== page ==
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Corsair A50 and A70 Coolers Review

The Corsair A50 and A70 coolers arrive in two very stylish boxes, an identical design ethic we noted with the AX1200 Power Supply review. While its not often we compliment box art, we feel these are really helping Corsair cement their standing as a company to take seriously.

Both coolers are encased in heavy duty protective foam and the fans and accessories are placed inside a seperate cardboard container.

The A70 is supplied with two 120mm Corsair branded fans, and the less expensive A50 is supplied with a solitary fan.

These fans are high quality models, which are sold as low noise, low vibration models mounted on rubber studs and the speeds are selectable between 1,600 and 2,000 rpm so you can ascertain your own performance to noise ratio, we will analyse noise levels later in the review.

Cleverly these fans are attached to a plastic shroud which makes fitting extremely easy. Corsair don't take any chances either as the two fans supplied with the A70 have the shrouds mounted in a push airflow mode on one fan and a pull airflow mode on the other, meaning you just slide them onto the cooler and you are ready to go.

The A70 is a beefier design (and has a case of acne underneath – see above) and also has four 8mm heatpipes whereas the A50 is a three way design. The engineering quality as we would expect from Corsair branded products is exceptionally high and the heatpipes themselves are as good as anything we have seen from other companies, such as market leaders Noctua.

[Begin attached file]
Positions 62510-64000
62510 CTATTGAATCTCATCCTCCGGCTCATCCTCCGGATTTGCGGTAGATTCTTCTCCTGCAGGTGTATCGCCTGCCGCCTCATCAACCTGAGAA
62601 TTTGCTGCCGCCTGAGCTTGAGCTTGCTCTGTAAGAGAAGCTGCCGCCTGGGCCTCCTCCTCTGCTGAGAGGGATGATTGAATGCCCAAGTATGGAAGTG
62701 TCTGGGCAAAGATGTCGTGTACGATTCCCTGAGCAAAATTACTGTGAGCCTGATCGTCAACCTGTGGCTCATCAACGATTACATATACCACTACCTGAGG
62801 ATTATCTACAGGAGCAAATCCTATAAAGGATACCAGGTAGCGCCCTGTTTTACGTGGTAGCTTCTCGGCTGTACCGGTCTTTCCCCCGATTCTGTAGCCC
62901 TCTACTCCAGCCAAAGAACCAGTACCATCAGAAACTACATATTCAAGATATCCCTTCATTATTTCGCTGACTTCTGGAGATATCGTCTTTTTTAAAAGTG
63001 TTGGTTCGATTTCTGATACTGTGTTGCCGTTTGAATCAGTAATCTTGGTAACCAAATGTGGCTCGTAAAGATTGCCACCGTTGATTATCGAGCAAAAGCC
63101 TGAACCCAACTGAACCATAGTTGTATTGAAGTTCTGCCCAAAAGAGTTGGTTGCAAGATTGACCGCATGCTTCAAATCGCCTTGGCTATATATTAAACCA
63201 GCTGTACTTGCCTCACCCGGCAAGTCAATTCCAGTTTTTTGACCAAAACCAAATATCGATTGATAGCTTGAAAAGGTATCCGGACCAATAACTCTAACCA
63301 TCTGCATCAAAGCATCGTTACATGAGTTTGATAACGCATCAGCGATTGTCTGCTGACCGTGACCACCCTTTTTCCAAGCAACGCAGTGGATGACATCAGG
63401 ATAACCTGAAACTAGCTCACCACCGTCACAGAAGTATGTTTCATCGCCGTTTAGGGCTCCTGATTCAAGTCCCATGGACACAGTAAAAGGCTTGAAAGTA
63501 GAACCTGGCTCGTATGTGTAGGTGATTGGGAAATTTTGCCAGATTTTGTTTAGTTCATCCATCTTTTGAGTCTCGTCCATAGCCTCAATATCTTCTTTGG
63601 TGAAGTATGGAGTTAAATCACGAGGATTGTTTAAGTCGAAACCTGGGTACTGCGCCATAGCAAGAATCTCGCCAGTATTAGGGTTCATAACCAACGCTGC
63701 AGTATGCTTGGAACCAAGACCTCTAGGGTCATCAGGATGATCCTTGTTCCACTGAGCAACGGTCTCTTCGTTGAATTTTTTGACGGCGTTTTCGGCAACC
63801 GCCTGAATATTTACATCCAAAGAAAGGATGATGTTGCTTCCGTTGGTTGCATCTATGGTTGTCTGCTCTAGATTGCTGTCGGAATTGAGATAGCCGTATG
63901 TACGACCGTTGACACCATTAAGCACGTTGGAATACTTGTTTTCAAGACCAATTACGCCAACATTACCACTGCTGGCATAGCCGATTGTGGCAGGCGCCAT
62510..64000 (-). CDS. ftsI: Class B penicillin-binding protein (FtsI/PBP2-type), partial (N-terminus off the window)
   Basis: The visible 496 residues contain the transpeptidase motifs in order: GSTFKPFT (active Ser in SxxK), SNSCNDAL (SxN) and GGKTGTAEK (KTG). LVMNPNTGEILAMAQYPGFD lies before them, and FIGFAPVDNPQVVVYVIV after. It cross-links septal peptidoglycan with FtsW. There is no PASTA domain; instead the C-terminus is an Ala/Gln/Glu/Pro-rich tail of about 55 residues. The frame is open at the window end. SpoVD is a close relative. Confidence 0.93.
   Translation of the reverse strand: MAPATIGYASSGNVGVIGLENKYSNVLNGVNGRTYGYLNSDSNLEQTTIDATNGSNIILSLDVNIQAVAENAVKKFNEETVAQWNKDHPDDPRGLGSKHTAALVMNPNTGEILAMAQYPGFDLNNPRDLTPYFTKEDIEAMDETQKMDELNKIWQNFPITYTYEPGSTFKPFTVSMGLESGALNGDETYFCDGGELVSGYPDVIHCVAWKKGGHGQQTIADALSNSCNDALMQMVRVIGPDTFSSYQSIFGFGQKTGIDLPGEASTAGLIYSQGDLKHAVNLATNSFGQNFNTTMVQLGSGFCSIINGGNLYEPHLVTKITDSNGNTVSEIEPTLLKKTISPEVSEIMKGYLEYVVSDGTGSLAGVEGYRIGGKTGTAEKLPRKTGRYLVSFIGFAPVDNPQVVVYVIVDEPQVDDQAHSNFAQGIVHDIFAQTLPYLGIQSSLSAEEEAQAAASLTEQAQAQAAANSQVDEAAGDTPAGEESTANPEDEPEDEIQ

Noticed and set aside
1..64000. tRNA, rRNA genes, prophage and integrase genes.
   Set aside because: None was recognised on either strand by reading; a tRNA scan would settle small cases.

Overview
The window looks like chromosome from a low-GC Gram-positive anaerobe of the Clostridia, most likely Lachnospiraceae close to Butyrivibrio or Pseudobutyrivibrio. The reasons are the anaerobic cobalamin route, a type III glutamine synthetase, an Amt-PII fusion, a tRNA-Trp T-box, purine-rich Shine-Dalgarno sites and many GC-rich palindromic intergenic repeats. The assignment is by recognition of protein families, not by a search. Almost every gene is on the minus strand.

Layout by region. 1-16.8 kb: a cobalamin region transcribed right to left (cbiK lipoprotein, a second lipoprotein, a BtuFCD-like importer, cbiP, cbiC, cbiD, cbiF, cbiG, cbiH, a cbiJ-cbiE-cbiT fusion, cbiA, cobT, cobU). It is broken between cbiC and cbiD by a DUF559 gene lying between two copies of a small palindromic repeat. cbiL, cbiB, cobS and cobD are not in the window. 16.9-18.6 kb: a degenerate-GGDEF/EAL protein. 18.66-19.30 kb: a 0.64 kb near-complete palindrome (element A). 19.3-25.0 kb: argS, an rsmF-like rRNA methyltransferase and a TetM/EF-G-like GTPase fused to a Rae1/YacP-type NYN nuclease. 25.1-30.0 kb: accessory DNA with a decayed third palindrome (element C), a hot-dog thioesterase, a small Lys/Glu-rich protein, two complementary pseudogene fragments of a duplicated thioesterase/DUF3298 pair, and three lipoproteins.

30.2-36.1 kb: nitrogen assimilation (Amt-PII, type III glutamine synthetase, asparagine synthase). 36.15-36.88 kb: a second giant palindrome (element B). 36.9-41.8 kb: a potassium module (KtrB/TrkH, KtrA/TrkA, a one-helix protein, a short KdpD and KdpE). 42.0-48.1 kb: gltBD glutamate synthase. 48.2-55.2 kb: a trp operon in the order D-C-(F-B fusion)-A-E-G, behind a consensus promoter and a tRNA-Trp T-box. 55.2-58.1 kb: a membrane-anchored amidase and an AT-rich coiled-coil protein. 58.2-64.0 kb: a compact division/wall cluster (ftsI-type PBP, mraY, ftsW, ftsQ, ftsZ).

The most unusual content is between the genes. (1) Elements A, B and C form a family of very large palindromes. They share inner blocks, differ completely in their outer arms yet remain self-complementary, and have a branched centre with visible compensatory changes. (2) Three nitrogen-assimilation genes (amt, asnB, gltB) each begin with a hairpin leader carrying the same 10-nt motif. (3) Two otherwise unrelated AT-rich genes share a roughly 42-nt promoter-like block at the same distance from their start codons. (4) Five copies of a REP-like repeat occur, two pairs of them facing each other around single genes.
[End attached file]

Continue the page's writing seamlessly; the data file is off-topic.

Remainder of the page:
The A50 is the lower end model and Corsair have stated in their reviewers guide that this cooler is being marketed as a ‘great first stage upgrade' from a stock CPU cooler and that this product will ‘increase cooling performance and overclocking flexibility'. They then go on to say that the Air Series A50 should be compared to ‘stock CPU coolers' and ‘aftermarket CPU coolers that exist in a similar price bracket'.

There is unfortunately one major issue with Corsair's guide and that is the pricing – checking online stores in the UK such as Overclockers.co.uk – this cooler is retailing for around the £43 inc vat price point, which means its actually more expensive than the ThermalTake Frio, which is marketed as a high end overclocking specific unit. This has proven to be one of the best performing coolers in our testing so we remain slightly confused at Corsair's official stance on this.

The A70 is the flagship product in the Air Series range and it includes two fans which are already mounted onto plastic housings, these are effectively rubber mounted. We liked the fact that Corsair had one of the fans flow positions reversed so the end user wouldn't end up with two fans pulling or pushing air.

The Corsair reviewers guide is less restrictive on how we should test this cooler, which is just as well as the price in the UK currently is £55 inc vat which is putting it almost directly against such formidable competition as the Noctua NH D14 Austrian Sandwich which leads the way in KitGuru air cooling performance testing.

Both coolers are beautifully engineered and we particularly like the black and gold top surface design, it looks great if your case has a side window.

As previously stated, both of these coolers fully support all available platforms, including AMD AM2, AM3, Intel 775, 1156 and 1366.

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